The earlier works of puritan era had a profound and pervasive impact on the latter works seen during transcendentalism. Transcendentalists notably Emerson, Whitman and Thoreau seem to echo purists view on nature. According to Emerson, nature is full of beauty, just as expounded in the works of Edwards and the Iroquois. In chapter three of his book “Nature”, Emerson asserts that: “The ancient Greeks called the world xoquos, beauty.” He goes further to state: “that the primary forms, as the sky, the mountain, the tree, the animal, give us a delight in and for themselves; a pleasure arising from outline, color, motion, and grouping.” (Emerson, 1849, p. 13) Thus, Emerson sees nature as inherently beautiful. Emerson also held the premise that nature was a manifestation of a Divine Being. According to him, the stars remind generations of man about “the city of God” (Emerson, 1849, p. 5). This echoes purists’ writings on nature that assert nature’s beauty as a manifestation of a divine being.

Thoreau held the view that nature is the ultimate place where man can achieve his full potential. The modern society according to him confined man and hindered him from achieving his full potentials. Thoreau thus sees nature as good similar with the early puritan views. In “Walking”, Thoreau notes that: “I feel that with regard to nature I live sort of a border life, on the confines of a world into which I make occasional forays …” (Smith, 2010, p. 5). Whitman’s writings are also influenced by the earlier works. In the collection of poems “Leaves of Grass”, Whitman exalts nature and examines man’s role in nature. Whitman in particular believed that an actual return to nature would help men rediscover themselves. Whitman believed that the natural world had great power over men as illustrated in one of his great poems:

“O powerful, western, fallen star!

O shades of night! O moody, tearful night! … “

O cruel hands that hold me powerless!

O helpless soul of me!” (Reynolds, 1995).

Both the earliest writings of the puritan era and the later works during the transcendentalism contain rich expressions on nature. The puritans viewed nature as a physical manifestation of God. Their works contain rich imagery on nature. Although they associated nature with God’s work, the puritans did not believe in deriving power or spiritual rebirth from nature which was common with the transcendentalists. The transcendentalists held the premise that a return to nature would rejuvenate their soul and help them achieve a spiritual rebirth. Nonetheless, both the puritans and transcendentalists believed that man was inherently interconnected with nature, and nature was God’s creation.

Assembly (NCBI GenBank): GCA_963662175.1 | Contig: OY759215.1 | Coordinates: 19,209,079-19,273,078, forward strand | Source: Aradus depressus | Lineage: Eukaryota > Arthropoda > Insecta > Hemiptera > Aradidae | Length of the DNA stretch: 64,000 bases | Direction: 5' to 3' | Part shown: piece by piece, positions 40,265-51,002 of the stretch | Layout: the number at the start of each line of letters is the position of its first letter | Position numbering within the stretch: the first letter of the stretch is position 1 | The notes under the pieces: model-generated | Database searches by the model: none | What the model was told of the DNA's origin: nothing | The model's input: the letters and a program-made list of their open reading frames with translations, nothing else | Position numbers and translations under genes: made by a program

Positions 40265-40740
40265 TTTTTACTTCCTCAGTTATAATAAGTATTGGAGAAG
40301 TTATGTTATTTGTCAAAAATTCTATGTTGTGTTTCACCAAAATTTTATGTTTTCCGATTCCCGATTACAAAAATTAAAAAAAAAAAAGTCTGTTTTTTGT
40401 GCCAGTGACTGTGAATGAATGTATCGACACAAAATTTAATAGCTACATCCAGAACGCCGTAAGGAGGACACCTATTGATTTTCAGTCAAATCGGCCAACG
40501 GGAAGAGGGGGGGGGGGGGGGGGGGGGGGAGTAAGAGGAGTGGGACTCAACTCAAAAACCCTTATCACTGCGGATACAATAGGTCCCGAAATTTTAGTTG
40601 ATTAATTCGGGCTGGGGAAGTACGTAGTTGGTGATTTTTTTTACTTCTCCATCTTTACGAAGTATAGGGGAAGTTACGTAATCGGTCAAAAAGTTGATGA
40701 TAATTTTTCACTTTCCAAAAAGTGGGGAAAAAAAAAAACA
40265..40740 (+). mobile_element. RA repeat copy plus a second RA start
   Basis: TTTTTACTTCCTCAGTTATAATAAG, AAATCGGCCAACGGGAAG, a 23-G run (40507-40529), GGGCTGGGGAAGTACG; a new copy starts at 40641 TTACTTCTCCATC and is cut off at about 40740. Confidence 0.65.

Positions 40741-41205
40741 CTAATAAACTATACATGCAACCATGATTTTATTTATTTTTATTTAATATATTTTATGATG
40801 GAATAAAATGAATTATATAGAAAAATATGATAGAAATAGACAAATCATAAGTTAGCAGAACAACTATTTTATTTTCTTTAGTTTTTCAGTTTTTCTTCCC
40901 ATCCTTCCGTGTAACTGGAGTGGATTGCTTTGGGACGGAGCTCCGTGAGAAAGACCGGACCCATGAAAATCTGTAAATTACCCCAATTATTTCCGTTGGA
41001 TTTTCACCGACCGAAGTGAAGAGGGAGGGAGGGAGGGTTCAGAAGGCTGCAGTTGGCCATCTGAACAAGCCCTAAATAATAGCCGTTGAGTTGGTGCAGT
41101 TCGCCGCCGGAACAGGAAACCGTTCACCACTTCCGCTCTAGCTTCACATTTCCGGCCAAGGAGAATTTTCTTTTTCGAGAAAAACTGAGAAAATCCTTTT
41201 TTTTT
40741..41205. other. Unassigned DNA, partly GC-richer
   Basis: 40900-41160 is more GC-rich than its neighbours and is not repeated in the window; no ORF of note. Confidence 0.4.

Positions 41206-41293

References

Edwards, J., & Frankena, W. K. (1960). The nature of true virtue. Ann Arbor: Univ. of           Michigan Press.

Emerson, R. W. (1849). Nature. New York, NY: J. Munroe Publishing. Retrieved from             https://books.google.co.ke/books?id=G00hAAAAMAAJ&printsec

Lee, S. H. (2000). The Philosophical Theology of Jonathan Edwards. Princeton: Princeton     University Press.

McClymond, M. J., & McDermott, G. R. (2012). The theology of Jonathan Edwards. New     York: Oxford University Press.

Moore, E., Brulatour, M. & Riley, S. (1990). Transcendentalists perspective on nature.          Retrieved from http://transcendentalism-legacy.tamu.edu/ideas/nature.html

Reynolds, D. S. (1995)Walt Whitman’s America: A Cultural Biography. New York, NY:      Vintage Books.

Smith, N. (2010). The role of nature in transcendental poetry: Emerson, Thoreau &    Whitman. Retrieved from          http://www.articlemyriad.com/nature_emerson_whitman_thoreau.htm